A blog by Marjorie Pierce, LICSW, MBA and the Director of Operations for Achieve TMS East. She has her MBA with a concentration in Healthcare Administration from the Isenberg School at the University of Massachusetts-Amherst. She is also a Licensed Independent Clinical Social Worker and received her Masters of Social Work from Boston University. She has 20+ years of experience in Behavioral Health.
It is easy, with so much uncertainty and fear all around us, to feel a sense of gloom and doom or a heightened sense of anxiety – or even both. We are all creatures of habit and many of us have our routines, or in general, have a familiar sense of how our days will unfold. If you pay close attention to social media and the news, ninety percent of what you take in exacerbates the feelings I described above. Sometimes it can make you question whether there are good things happening in the world and even worse, make you question humanity.
I am going to put on blast that yes, there are good things happening and our humanity is intact. You can see this exhibited the most in the actions of people. The power of kindness is all around us but you have to make sure to look for it and participate in it. Like all actions, kindness is not passive. It takes thought, intent, and delivery. The dependable thing about kindness is that whether you are the giver, the receiver, or the observer – it makes you feel good or maybe a little lighter. Kindness is an action. It is born out of a sense of empathy or an ability and desire to think outside of yourself.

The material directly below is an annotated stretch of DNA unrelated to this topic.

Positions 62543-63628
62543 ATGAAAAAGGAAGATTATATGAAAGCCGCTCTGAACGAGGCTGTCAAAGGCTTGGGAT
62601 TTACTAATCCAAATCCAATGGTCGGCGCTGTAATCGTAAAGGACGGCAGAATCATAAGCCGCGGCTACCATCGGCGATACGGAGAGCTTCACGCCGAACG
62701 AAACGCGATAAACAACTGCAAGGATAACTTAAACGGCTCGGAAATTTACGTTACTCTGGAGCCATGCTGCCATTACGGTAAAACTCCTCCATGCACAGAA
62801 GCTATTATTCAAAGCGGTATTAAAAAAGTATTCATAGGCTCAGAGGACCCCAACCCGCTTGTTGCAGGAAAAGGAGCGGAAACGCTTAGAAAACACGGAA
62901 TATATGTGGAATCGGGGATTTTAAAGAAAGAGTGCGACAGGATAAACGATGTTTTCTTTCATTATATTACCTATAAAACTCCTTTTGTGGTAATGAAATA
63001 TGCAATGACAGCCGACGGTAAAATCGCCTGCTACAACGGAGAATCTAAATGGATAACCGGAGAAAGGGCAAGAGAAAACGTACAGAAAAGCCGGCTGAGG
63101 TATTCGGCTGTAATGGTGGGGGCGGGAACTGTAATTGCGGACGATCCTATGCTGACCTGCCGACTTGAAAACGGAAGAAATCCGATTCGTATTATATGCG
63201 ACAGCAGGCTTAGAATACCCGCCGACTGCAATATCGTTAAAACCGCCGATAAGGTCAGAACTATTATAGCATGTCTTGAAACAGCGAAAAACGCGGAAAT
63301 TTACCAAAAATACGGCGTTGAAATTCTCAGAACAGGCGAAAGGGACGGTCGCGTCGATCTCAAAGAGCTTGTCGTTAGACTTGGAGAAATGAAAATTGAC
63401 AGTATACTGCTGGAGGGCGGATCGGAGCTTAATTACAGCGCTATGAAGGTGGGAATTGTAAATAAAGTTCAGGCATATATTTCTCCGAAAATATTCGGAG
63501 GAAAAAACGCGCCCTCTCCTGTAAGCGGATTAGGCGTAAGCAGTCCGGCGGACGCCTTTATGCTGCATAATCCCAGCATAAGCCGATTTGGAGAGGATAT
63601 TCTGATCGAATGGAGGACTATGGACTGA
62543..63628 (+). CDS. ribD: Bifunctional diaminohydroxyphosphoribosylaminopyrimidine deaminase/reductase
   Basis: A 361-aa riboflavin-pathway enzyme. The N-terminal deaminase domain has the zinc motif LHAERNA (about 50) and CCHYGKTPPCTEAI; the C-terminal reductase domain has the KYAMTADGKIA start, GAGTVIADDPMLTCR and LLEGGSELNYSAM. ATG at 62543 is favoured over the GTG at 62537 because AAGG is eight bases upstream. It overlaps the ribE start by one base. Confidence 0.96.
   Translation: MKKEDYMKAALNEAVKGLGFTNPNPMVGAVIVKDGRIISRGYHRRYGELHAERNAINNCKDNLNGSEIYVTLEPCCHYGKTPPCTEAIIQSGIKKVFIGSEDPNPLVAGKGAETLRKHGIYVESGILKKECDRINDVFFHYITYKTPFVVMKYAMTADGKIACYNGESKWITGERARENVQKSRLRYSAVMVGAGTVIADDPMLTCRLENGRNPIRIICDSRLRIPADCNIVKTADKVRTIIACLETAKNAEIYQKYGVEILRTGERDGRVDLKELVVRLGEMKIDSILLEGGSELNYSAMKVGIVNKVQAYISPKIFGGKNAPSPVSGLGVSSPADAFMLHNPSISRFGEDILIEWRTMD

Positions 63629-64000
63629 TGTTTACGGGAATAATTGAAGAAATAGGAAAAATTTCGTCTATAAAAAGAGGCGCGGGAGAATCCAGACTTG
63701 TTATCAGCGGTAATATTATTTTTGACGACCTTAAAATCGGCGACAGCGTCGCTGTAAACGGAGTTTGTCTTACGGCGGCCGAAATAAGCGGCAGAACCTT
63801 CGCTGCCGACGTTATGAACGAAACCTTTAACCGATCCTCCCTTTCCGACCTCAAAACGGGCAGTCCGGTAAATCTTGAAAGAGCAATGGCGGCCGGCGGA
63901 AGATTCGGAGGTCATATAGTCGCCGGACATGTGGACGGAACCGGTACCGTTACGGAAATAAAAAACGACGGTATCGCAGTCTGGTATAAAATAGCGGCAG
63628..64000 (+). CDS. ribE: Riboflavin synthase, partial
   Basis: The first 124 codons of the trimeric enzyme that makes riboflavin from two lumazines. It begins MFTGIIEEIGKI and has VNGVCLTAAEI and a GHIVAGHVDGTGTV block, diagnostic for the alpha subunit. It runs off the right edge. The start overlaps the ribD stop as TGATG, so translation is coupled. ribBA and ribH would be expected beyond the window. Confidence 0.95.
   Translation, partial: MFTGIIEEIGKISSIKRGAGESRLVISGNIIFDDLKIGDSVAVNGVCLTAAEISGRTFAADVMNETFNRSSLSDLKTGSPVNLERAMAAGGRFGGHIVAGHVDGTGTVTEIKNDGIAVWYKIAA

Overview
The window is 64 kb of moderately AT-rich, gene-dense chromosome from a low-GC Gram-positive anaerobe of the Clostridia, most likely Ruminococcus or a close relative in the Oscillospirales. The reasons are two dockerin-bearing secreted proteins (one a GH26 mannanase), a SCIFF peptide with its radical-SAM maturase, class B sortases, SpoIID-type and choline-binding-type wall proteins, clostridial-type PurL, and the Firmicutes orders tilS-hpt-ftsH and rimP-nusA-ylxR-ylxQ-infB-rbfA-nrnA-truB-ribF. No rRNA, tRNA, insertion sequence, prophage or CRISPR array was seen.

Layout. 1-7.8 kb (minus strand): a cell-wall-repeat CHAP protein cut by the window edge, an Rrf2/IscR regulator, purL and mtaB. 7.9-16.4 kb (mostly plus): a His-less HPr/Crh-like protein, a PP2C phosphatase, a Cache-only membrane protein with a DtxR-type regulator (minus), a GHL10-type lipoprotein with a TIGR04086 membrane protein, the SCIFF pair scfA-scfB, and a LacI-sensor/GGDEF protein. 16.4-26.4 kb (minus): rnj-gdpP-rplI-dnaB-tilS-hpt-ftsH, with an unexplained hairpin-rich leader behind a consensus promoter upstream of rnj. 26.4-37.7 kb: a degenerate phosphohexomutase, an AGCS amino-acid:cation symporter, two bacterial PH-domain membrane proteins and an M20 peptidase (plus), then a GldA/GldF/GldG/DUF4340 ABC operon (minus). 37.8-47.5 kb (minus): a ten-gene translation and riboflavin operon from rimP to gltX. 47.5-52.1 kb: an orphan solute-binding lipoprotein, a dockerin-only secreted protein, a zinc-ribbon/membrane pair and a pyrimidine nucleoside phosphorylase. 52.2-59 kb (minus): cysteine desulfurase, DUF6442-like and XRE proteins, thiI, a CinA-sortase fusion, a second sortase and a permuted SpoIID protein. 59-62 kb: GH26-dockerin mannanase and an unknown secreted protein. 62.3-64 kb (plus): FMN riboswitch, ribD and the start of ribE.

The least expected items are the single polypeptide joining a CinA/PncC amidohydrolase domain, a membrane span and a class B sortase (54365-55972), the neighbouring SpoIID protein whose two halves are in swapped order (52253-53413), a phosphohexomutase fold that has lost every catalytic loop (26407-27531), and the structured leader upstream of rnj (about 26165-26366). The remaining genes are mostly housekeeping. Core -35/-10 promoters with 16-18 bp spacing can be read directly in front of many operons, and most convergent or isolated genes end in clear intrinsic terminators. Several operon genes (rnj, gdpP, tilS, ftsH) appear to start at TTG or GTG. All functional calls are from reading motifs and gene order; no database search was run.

During this pandemic, many of us have been forced into isolation leading to more time and possibly fewer distractions. If you are paying attention to the world around you, there are kind acts occurring everywhere. The ultimate kind and selfless acts are those of the people on the frontlines – healthcare providers, first responders, grocery store clerks, etc. We see companies and individuals making personal protective gear for the frontline staff, friends and family. We see people staffing food pantries and delivering food to people in need. We see teachers and parents working together to educate their children. We see mental health providers continuing to provide important services through telehealth to people who are struggling with emotional difficulties and increased stress. We see neighbors reaching out to neighbors to assist in helping in any way they can. There is something that happens in dark and difficult times that shows the light and goodness in humanity. We are all witnesses to that now, in this moment.
I hope that you will take this opportunity to be an observer, a giver, and/or a receiver of kind actions. It can be as simple as writing a note and dropping it in the mail for a friend or picking up a few items at the store for an elderly neighbor. It can be paying attention to posts on social media about nice things people are doing for others. It can be accepting a kind action that someone does for you without a sense of guilt or obligation when receiving it. Let the light and kindness be part of each of your days. And maybe, just maybe, we will all feel a little better for it now and in the days to come.